On thursday, we walked for eighteen blocks in the scorching heat along Carrera 8 turning left out from the hostal, as a chap had said there was a place that did bag repairs along that street. After we almost gave up our search, we came across a shop on the street below who wrote down the address of a bag repair shop...also an address on Carrera 8, so we walked back along Carrera 8 all the way to the hostal, crossed the road and there it was about three doors up! Damn it, if only we had turned right out of the hostal. Oh well, we've now seen a lot of San Gil! It cost us about £5 to get the pannier fixed so it didn't exactly break the bank. He also included two larger D-rings than the ones I managed to find, so that was good. There was a slight stench of wee about the place and when we picked up my bag at 9.30am in the morning, the chap was already swigging beer! Regardless, my bag was fixed and it didn't smell of the surroundings it had been in for the last couple of days. Bonus!
On the friday night, after my last Spanish lesson (they were excellent), there was a movie night held by Connect 4 at the local cinema. We watched Guardians of the Galaxy, in english, and there was a spin-the-wheel prize raffle. We didn't win anything but it was a lovely evening and it only cost 7000pesos (about £1.84!!). If anyone is in the San Gil area and wants a good value, fun and friendly crash course in Spanish I highly recommend it. The staff are great.
On Saturday, after we collected my bag and had another small meaty breakfast (yes, minced beef for breakfast in a potato coating), we headed off on the bikes to a small colonial town called Barichara. It was another beautiful day and I was sooooo glad I packed my armoured top...definitely one of the best things I brought with me that I almost left behind. We went on the tarmaced roads there, found an amazing lookout point over the valley at the edge of the town, had a lovely lunch and then spent about two hours coming back on a maze of dirt-tracks, some of which looked more like a footpath than a road (thank goodness for Kelvin's GPS), but it was great fun! My sat nav obviously doesn't like the heat as it kept having a funny five minutes and then switching off. Oh well. It was so refreshing not to have all the bags on the bikes for once and it made a huge difference. When we returned we were soaked but happy with our bimble around the countryside. It was then I discovered that after all this time, my liner was still in my trousers! Doh! I obviously removed it immediately whilst Kelvin laughed his head off...ok so maybe the sun is affecting my brain!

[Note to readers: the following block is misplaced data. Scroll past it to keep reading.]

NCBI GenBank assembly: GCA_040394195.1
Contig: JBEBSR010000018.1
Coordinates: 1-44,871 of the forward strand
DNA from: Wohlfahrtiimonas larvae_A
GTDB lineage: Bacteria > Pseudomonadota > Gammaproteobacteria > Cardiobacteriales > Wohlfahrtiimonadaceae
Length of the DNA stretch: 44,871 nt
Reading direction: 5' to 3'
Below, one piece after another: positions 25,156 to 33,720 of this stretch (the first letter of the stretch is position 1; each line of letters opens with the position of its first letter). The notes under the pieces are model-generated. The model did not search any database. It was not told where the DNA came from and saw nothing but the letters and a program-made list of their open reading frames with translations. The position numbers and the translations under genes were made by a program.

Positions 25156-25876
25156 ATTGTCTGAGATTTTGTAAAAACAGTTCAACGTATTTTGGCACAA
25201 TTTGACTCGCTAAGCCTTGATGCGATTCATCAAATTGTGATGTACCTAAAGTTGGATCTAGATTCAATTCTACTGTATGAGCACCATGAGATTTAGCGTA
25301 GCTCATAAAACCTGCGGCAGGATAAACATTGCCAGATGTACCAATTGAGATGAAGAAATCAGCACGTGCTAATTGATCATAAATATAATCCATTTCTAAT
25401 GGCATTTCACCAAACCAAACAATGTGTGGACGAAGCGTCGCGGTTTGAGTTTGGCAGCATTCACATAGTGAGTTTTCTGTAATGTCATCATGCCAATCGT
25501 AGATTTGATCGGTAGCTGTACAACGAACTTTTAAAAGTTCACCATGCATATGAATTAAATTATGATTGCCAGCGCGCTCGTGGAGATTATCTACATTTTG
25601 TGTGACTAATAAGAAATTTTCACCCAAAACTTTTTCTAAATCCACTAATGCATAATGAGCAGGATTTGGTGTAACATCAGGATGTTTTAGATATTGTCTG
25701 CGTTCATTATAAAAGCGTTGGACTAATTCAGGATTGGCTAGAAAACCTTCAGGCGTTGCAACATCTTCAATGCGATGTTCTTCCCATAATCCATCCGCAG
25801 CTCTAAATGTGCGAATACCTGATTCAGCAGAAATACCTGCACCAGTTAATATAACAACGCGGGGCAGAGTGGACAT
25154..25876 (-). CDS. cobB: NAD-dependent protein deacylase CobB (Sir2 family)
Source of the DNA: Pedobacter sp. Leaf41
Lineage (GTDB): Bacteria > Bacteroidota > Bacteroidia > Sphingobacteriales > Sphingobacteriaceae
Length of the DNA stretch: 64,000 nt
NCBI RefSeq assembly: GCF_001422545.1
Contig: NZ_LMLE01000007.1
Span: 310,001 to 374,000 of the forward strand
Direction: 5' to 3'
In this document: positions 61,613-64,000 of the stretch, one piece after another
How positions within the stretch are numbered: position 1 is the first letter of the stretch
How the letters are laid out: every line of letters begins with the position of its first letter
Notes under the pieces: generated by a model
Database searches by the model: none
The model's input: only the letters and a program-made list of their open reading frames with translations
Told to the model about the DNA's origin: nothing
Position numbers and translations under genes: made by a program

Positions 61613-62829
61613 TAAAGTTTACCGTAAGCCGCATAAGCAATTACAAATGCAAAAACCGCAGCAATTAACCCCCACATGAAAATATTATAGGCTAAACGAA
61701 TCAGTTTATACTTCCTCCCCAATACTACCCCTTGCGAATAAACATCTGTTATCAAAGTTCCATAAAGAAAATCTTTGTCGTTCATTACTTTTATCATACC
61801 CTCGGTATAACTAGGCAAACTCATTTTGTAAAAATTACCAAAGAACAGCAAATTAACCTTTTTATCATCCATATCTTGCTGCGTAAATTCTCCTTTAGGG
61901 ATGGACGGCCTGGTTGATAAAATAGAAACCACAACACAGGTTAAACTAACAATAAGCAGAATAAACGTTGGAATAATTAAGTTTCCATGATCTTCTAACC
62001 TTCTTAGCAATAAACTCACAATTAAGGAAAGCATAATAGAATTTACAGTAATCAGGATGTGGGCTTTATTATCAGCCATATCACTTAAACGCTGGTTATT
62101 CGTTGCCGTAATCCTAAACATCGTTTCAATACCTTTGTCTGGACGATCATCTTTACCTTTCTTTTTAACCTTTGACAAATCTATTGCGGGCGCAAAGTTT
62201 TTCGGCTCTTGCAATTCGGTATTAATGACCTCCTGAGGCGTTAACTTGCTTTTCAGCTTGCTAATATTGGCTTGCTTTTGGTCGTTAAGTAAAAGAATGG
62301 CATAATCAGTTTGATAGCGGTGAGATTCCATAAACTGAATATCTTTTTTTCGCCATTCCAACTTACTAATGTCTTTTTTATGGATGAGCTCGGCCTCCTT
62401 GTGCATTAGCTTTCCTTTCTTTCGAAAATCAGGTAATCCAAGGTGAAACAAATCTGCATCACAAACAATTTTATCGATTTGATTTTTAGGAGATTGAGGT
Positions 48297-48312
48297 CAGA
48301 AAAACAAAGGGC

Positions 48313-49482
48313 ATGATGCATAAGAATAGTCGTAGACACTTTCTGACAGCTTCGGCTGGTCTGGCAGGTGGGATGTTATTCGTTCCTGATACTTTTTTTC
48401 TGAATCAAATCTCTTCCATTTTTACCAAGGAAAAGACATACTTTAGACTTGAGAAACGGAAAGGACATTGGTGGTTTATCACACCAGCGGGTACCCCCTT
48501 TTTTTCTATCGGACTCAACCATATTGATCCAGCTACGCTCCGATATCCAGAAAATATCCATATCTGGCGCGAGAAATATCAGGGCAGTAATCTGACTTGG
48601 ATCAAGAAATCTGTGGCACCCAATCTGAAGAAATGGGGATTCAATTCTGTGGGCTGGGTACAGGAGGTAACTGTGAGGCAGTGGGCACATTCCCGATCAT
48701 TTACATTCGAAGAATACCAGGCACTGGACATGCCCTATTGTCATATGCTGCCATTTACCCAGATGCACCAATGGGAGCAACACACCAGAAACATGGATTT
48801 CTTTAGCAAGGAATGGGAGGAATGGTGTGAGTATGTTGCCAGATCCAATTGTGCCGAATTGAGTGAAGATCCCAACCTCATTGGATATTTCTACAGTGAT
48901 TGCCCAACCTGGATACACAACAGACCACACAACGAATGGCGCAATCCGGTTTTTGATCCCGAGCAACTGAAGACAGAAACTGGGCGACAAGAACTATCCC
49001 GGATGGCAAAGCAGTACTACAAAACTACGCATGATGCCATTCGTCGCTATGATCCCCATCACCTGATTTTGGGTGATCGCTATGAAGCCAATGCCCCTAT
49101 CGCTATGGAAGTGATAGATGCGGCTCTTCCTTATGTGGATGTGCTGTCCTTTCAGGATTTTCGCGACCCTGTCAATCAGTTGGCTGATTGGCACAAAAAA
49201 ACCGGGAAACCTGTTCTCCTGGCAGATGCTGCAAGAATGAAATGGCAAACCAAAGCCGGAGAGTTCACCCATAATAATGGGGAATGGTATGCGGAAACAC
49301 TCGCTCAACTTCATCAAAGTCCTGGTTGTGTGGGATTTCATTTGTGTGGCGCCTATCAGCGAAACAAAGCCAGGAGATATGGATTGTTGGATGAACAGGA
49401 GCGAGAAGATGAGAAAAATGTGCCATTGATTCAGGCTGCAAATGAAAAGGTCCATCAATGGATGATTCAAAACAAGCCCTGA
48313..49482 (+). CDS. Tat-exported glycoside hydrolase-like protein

So tomorrow we start our journey to Santa Marta, with two stops on the way; Floridablance tomorrow (Sunday) and Aguachicha on Monday, followed by a long, hot ride to Santa Marta on Tuesday, just in time for my birthday on Wednesday, although I may spend it recouperating. The route is a 'safe route' according to the foreign office but apparently Notre de Santander slightly (approx 20-25km) to the east of our route is ELN Gurreilla territory so we will be sticking to the main route. If you read our next blog in a week or so you know it went ok!